Tree of the week: Prunus armeniaca – Apricot

The exact origin of the Apricot is unknown however, it is believed to have come from northern and western China, central Asia, Japan and Korea. Its scientific name Prunus armeniaca indicates that this tree was historically cultivated in Armenia for centuries before it was spread by the Romans to European countries. While this fruit is produced throughout South Africa, the bulk of production takes place in the Western Cape. Some of the common varieties grown in South Africa include Royal, Bulida and Palsteyn.

In Spring, the tree produces beautiful white to pink blossoms which will either be single or in pairs. The fruit of the apricot is round with a prominent rib on the side, varying in colour from yellow to orange, and often with a reddish blush. The pulp is usually yellow, but some cultivars may be white. Most varieties of this tree are self-fertile however, planting two cultivars increases the quality and quantity of fruit produced.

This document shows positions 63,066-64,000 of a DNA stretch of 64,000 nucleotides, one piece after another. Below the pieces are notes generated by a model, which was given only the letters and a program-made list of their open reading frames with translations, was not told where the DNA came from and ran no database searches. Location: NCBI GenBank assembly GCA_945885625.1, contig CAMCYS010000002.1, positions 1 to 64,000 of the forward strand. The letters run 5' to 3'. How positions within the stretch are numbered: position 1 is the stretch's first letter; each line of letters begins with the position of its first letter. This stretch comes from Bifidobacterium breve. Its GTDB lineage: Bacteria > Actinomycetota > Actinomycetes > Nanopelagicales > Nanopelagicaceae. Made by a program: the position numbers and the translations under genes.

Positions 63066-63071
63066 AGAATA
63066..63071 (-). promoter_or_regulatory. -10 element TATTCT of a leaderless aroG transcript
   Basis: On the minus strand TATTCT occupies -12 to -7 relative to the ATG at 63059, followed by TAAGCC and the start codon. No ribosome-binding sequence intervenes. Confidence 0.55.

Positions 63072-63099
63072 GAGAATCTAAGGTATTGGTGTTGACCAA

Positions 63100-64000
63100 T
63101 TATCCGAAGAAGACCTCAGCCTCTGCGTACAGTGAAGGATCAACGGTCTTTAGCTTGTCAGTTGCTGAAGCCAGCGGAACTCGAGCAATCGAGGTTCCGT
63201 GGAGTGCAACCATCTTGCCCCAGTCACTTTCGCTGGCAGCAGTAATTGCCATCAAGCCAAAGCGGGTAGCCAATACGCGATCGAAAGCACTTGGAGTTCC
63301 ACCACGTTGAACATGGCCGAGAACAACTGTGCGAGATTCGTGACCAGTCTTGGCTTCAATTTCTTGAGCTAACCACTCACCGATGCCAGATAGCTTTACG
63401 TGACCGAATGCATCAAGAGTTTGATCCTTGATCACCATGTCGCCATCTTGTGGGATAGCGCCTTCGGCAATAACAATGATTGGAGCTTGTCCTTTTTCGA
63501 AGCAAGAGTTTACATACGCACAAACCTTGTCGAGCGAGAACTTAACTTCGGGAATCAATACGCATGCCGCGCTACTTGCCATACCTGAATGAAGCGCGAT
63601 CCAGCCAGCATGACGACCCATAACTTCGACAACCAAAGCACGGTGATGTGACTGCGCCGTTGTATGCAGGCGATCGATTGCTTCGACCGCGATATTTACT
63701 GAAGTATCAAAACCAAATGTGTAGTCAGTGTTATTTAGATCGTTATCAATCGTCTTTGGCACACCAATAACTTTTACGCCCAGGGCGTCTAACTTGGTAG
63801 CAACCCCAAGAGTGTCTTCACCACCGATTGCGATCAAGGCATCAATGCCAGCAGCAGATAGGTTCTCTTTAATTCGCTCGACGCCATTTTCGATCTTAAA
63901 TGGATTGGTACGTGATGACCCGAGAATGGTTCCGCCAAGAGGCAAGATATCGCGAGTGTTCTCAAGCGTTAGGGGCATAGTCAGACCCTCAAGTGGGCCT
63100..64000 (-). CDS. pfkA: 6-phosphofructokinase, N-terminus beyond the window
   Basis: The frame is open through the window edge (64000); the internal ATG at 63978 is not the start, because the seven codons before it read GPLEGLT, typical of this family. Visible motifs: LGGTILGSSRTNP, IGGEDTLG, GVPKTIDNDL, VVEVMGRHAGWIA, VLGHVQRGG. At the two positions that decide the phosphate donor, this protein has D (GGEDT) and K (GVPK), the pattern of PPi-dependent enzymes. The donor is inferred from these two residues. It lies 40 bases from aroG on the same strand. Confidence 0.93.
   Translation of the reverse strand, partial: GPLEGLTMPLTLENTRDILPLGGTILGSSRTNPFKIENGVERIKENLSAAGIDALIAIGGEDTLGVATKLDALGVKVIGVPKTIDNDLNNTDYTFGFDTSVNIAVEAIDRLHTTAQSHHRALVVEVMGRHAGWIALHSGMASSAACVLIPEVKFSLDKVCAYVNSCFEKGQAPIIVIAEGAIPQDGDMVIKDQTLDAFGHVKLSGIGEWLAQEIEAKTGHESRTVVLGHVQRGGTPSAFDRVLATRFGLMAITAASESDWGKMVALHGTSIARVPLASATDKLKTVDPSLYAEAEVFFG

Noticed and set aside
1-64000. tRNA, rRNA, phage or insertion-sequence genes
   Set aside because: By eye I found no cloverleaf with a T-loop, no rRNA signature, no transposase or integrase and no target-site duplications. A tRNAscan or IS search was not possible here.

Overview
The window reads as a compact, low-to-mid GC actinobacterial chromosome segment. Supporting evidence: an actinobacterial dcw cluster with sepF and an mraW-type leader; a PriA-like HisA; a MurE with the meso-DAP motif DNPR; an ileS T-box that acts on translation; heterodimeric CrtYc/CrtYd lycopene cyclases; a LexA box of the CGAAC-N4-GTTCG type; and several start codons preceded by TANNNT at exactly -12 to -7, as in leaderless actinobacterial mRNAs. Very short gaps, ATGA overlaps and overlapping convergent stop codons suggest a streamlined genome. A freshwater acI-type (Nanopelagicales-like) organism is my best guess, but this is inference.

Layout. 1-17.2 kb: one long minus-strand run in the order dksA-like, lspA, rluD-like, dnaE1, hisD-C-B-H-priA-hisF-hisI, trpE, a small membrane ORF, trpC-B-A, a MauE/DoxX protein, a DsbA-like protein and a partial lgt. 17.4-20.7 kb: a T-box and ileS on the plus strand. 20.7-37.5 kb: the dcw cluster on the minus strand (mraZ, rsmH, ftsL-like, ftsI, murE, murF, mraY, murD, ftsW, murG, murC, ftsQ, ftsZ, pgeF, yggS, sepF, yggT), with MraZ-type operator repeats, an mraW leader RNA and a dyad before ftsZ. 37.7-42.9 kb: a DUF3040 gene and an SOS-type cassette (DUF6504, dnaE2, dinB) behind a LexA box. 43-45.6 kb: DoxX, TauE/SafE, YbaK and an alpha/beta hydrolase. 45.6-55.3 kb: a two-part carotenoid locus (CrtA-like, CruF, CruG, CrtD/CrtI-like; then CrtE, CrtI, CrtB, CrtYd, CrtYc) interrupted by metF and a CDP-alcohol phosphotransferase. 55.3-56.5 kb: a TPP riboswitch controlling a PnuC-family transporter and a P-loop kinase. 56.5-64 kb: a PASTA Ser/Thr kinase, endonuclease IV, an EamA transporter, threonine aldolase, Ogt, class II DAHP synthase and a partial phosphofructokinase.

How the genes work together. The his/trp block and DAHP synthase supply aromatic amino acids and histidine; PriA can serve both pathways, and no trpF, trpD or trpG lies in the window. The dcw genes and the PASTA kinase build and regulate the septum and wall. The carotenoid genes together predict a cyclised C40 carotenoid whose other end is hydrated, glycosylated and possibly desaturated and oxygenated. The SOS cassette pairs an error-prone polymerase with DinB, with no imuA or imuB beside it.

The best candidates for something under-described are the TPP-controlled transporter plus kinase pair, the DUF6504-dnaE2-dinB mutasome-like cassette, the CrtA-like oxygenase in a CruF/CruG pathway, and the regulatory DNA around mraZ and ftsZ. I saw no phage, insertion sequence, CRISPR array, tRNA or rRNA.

Prunus armeniaca grows well in areas with cold, dry winters (400–600 hours below 7,2 °C during winter) for proper dormancy and flower bud development. The cultivation of Apricots is not suitable in areas with a subtropical climate.

Although it is mainly grown for fruit, the tree is lovely in the landscape and provides valuable shade in the summer. Potatoes or tomatoes should not be planted anywhere near Apricot trees as they hinder each other’s growth. Apricot trees also dislike barley, oats, wheat and fruit salad plant.

Information sourced from Sun trees